With 37 students in her class, first-grade teacher Rynell Sturkey is unable to gather her students on the floor for story time as she prefers. “You’re not going to be able to see the pictures,” she told them. “I’m sure everyone understands, right? I can’t get you on the floor to do reading today. There’s too many of you.”
Detroit schools have been buzzing these last two weeks with what feels like a fresh start.
He uses words like “transformation” and “vision” and “hope” to describe a future when Detroit schools will begin to address the intensive challenges that have contributed to some of the lowest test scores in the nation. He sees Detroit becoming “a mecca of improvement” that will draw young teachers from around the country who will want to be part of a city’s metamorphosis.
But spend a morning in a Detroit classroom and it quickly becomes clear exactly how much will have to change in this city before it looks anything like the “mecca” that Vitti imagines.
Spend a morning in Room 106 at the Paul Robeson Malcolm X Academy on the city’s west side.
That’s the room where first-grade teacher Rynell Sturkey arrived on the morning of May 23rd — Vitti’s first full day on the job — to discover that another teacher was out on jury duty. Since substitute teachers are rarely available, Sturkey would — again — have to double up. That morning, she’d have 37 kids.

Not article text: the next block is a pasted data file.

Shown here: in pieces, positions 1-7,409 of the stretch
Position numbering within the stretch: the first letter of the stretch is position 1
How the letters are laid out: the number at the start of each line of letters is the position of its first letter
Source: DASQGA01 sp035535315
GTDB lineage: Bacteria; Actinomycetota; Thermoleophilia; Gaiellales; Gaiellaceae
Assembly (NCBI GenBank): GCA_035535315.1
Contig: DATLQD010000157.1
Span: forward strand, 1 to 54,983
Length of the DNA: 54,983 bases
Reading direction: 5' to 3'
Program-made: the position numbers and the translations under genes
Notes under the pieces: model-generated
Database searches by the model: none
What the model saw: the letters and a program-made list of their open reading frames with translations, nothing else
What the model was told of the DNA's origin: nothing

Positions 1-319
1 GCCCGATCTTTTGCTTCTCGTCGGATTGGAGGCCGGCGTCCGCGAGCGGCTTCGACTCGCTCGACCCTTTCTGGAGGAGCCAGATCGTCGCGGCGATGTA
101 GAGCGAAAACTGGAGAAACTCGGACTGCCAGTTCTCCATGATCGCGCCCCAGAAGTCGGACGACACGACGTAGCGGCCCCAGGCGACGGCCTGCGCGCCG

A teaching shortage has prevented the school from hiring for non-academic classes such as music, art and gym. So Sturkey and her students will be crowded together in their cluttered classroom for seven hours, with only a break for lunch and recess. She and her colleagues get none of the prep periods that are standard for teachers in schools with more resources.
“They’re with me all day in this room. We’re tired,” she said. “We make the best of what we’ve got. We work together as a team here. We support each other. But we’re exhausted.”
In addition to the crowded conditions, Sturkey says her curriculum didn’t arrive until March. Her kids are tested on computers they don’t know how to use and key supports such as social workers and counselors are hard to come by.
Sturkey has heard Vitti’s hopeful message, she said, but teachers in this city have heard a lot promises over the years and have seen the painful effects of disappointment on the city and its most vulnerable children.
Rynell Sturkey, a first-grade teacher at the Paul Robeson Malcolm X Academy on Detroit’s west side, said she didn’t get the workbooks she’s required to use to teach math until March this year.
“I’m keeping an open mind,” said Sturkey, a 17-year veteran of the Detroit district who grew up in the city and attended its schools. “I have to. I care about this city. I care about these kids."
On the morning of May 23, Sturkey started her day moving desks around to accommodate an additional class of 20 kids. Soon, it would be difficult to walk between the packed-in desks. Some were jammed against the blackboard, others clustered near the door.
When storytime arrived, Sturkey had to lean against a wall to read to her students instead of sitting on the floor as she prefers.
“You’re not going to be able to see the pictures,” she told them as she opened “The Garden” story from the Frog and Toad series. “I’m sure everyone understands, right? I can’t get you on the floor to do reading today. There’s too many of you.”
Sturkey read loudly and clearly to be heard over the tapping pencils, squeaking chairs and shuffling feet of more than three dozen 6- and 7-year-olds. Some kids listened to the story. Others, unable to see the pictures in the book, gazed out the window. One boy had his head down on his desk, apparently asleep.